1. Aerospace Power Technology for Potential Terrestrial Applications

    NASA Technical Reports Server (NTRS)

    Lyons, Valerie J.

    2012-01-01

    Aerospace technology that is being developed for space and aeronautical applications has great potential for providing technical advances for terrestrial power systems. Some recent accomplishments arising from activities being pursued at the National Aeronautics and Space Administration (NASA) Centers is described in this paper. Possible terrestrial applications of the new aerospace technology are also discussed.

  2. The effects of circumstellar gas on terrestrial planet formation: Theory and observation

    NASA Astrophysics Data System (ADS)

    Mandell, Avram M.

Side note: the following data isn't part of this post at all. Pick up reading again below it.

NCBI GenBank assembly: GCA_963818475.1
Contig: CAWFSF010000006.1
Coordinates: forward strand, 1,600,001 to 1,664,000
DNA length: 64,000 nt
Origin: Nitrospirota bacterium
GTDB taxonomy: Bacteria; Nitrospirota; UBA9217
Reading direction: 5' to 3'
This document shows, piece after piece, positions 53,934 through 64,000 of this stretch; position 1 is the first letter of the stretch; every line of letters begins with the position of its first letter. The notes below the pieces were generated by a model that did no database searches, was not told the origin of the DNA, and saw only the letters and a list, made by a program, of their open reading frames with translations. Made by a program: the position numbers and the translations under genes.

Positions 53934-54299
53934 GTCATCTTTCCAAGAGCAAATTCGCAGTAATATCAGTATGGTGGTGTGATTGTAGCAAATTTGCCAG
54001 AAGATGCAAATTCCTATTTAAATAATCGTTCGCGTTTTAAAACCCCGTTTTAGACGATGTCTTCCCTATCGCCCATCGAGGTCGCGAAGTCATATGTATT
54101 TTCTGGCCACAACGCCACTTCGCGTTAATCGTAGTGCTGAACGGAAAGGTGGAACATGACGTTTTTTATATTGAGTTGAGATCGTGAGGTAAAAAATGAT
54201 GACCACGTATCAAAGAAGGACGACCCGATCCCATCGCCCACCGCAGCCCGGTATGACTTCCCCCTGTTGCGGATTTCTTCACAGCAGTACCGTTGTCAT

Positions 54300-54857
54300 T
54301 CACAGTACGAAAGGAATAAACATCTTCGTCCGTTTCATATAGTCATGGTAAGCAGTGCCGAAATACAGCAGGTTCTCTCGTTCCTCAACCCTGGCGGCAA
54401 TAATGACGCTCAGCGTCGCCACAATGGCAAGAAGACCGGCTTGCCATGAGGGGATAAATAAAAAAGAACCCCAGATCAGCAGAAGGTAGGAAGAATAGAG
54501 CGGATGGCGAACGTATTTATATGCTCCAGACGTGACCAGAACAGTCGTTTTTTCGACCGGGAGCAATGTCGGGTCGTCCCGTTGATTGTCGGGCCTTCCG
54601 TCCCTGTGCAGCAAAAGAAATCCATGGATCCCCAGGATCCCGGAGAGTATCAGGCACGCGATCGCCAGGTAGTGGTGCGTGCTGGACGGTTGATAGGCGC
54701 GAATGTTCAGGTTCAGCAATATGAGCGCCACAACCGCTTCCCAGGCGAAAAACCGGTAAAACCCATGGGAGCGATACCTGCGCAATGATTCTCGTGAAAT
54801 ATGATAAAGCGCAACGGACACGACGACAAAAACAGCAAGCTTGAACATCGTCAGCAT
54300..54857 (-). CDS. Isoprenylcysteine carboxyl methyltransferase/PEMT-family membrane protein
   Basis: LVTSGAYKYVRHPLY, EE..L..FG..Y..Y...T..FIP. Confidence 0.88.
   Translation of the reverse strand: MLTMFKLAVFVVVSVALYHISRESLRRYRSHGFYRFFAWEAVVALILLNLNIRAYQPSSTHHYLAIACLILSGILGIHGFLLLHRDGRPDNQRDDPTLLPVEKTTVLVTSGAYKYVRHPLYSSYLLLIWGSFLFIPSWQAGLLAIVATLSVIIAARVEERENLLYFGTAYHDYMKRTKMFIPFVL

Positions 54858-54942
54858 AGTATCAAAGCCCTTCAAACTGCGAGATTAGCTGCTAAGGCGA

Our understanding of the evolution of circumstellar material from dust and gas to fully-formed planets has taken dramatic steps forward in the last decade, driven by rapid improvements in our ability to study gas- and dust-rich disks around young stars and the discovery of more than 200 extra-solar planetary systems around other stars. In addition, our ability to model the formation of both terrestrial and giant planets has improved significantly due to new computing techniques and the continued exponential increase in computing power. In this dissertation I expand on existing theories of terrestrial planet formation to include systems similar to those currently being detected around nearby stars, and I develop new observational techniques to probe the chemistry of gas-rich circumstellar disks where such planetary systems may be forming. One of the most significant characteristics of observed extrasolar planetary systems is the presence of giant planets located much closer to their parent star than was thought to be possible. The presence of "Hot Jupiters", Jovian-mass planets with very short orbital periods detected around nearby main sequence stars, has been proposed to be primarily due to the inward migration of planets formed in orbits initially much further from the parent star. Close-in giant planets are thought to have formed in the cold outer regions of planetary systems and migrated inward, passing through the orbital parameter space occupied by the terrestrial planets in our own Solar System; the migration of these planets would have profound effects on the evolution of inner terrestrial planets in these systems. I first explore this scenario with numerical simulations showing that a significant fraction of terrestrial planets could survive the migration process; damping forces could then eventually re-circularize the orbits at distances relatively close to their original positions. Calculations suggest that the final orbits of a significant fraction of the remaining planets would be located in the Habitable Zone, suggesting that planetary systems with close-in giant planets are viable targets for searches for Earth-like habitable planets around other stars. I then present more realistic dynamical simulations of the effects of a migrating giant planet on a disk of protoplanetary material embedded in a gaseous disk, and the subsequent post-scattering evolution of the planetary system. I numerically investigate the dynamics of several types of post-migration planetary systems over 200 million years: a model with a single migrating giant planet, a model with one migrating and one nonmigrating giant planet, and a model excluding the effects of the gas disk. Material that is shepherded in front of the migrating giant planet by moving mean motion resonances accretes into "hot Earths", but survival of these bodies is strongly dependent on dynamical damping. Furthermore, a significant amount of material scattered outward by the giant planet survives in highly excited orbits; the orbits of these scattered bodies are then damped by gas drag and dynamical friction over the remaining accretion time. In all simulations Earth-mass planets accrete on approximately 100 Myr timescales, often with orbits in the Habitable Zone. These planets range in mass and water content, with both quantities increasing with the presence of a gas disk and decreasing with the presence of an outer giant planet. I use scaling arguments and previous results to derive a simple recipe that constrains which giant planet systems are able to form and harbor Earth-like planets in the Habitable Zone, demonstrating that roughly one third of the known planetary systems are potentially habitable. Finally, I present results from a search for new molecular tracers of warm gas in circumstellar disks using the NIRSPEC instrument on the Keck II telescope. I have detected emission from multiple ro-vibrational transitions in the v = 1--0 band of hydroxyl (OH) located in the inner circumstellar regions of two Herbig Ae stars, AB Aurigae and MWC 758. I analyze the temperature of the emitting gas by constructing rotational diagrams, showing that the temperature of the gas in both systems is approximately 700K. I calculate a secure abundance of emitting OH molecules in the upper vibrational state, and discuss the ramifications of various excitation processes on the extrapolation to the total number of OH molecules. I also calculate an inner radius for the emitting gas, showing that the derived Rin is equivalent to that found by near-IR imaging. I compare these results to models of circumstellar disk chemistry as well as observations of other chemical diagnostics, and discuss further improvements to excitation models that are necessary to fully understand the formation and thermal conditions of the detected OH gas.